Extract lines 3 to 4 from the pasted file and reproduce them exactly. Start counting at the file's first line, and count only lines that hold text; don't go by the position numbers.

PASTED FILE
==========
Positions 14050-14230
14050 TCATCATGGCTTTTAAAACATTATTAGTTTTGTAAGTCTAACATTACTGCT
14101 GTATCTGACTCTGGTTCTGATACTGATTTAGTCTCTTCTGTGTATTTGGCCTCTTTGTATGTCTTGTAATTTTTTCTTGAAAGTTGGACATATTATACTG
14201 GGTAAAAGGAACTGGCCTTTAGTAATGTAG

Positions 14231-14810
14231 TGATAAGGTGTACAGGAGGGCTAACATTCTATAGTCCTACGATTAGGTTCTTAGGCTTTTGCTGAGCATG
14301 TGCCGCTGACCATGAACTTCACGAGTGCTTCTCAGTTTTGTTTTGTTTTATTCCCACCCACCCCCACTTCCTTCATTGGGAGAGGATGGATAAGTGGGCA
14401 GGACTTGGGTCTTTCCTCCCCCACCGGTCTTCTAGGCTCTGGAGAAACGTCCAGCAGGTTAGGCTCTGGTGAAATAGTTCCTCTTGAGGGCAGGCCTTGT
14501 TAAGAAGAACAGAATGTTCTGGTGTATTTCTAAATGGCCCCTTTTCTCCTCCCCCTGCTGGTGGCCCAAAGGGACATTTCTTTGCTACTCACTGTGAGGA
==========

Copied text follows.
14101 GTATCTGACTCTGGTTCTGATACTGATTTAGTCTCTTCTGTGTATTTGGCCTCTTTGTATGTCTTGTAATTTTTTCTTGAAAGTTGGACATATTATACTG
14201 GGTAAAAGGAACTGGCCTTTAGTAATGTAG